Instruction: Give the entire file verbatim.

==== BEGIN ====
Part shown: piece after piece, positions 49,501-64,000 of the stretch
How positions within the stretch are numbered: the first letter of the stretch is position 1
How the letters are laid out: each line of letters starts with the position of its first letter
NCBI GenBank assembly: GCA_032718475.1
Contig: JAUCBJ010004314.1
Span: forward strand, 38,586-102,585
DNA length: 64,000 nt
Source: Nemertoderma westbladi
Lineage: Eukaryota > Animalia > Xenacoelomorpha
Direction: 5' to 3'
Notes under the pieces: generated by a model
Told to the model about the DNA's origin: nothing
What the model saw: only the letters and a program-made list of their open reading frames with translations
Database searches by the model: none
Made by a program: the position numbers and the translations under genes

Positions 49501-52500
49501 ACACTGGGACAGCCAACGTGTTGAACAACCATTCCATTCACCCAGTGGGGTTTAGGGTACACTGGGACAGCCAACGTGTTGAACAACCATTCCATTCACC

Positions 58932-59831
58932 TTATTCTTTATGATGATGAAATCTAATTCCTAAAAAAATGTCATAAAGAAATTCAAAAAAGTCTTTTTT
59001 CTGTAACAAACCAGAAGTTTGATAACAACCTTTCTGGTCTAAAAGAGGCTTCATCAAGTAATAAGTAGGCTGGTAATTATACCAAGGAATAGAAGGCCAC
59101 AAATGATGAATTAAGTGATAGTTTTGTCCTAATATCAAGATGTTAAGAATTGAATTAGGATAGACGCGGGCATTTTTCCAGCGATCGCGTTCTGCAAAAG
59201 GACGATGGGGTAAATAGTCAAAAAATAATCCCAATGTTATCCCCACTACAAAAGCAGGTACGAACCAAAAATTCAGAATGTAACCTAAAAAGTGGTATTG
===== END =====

Part shown: piece after piece, positions 49,501-64,000 of the stretch
How positions within the stretch are numbered: the first letter of the stretch is position 1
How the letters are laid out: each line of letters starts with the position of its first letter
NCBI GenBank assembly: GCA_032718475.1
Contig: JAUCBJ010004314.1
Span: forward strand, 38,586-102,585
DNA length: 64,000 nt
Source: Nemertoderma westbladi
Lineage: Eukaryota > Animalia > Xenacoelomorpha
Direction: 5' to 3'
Notes under the pieces: generated by a model
Told to the model about the DNA's origin: nothing
What the model saw: only the letters and a program-made list of their open reading frames with translations
Database searches by the model: none
Made by a program: the position numbers and the translations under genes

Positions 49501-52500
49501 ACACTGGGACAGCCAACGTGTTGAACAACCATTCCATTCACCCAGTGGGGTTTAGGGTACACTGGGACAGCCAACGTGTTGAACAACCATTCCATTCACC

Positions 58932-59831
58932 TTATTCTTTATGATGATGAAATCTAATTCCTAAAAAAATGTCATAAAGAAATTCAAAAAAGTCTTTTTT
59001 CTGTAACAAACCAGAAGTTTGATAACAACCTTTCTGGTCTAAAAGAGGCTTCATCAAGTAATAAGTAGGCTGGTAATTATACCAAGGAATAGAAGGCCAC
59101 AAATGATGAATTAAGTGATAGTTTTGTCCTAATATCAAGATGTTAAGAATTGAATTAGGATAGACGCGGGCATTTTTCCAGCGATCGCGTTCTGCAAAAG
59201 GACGATGGGGTAAATAGTCAAAAAATAATCCCAATGTTATCCCCACTACAAAAGCAGGTACGAACCAAAAATTCAGAATGTAACCTAAAAAGTGGTATTG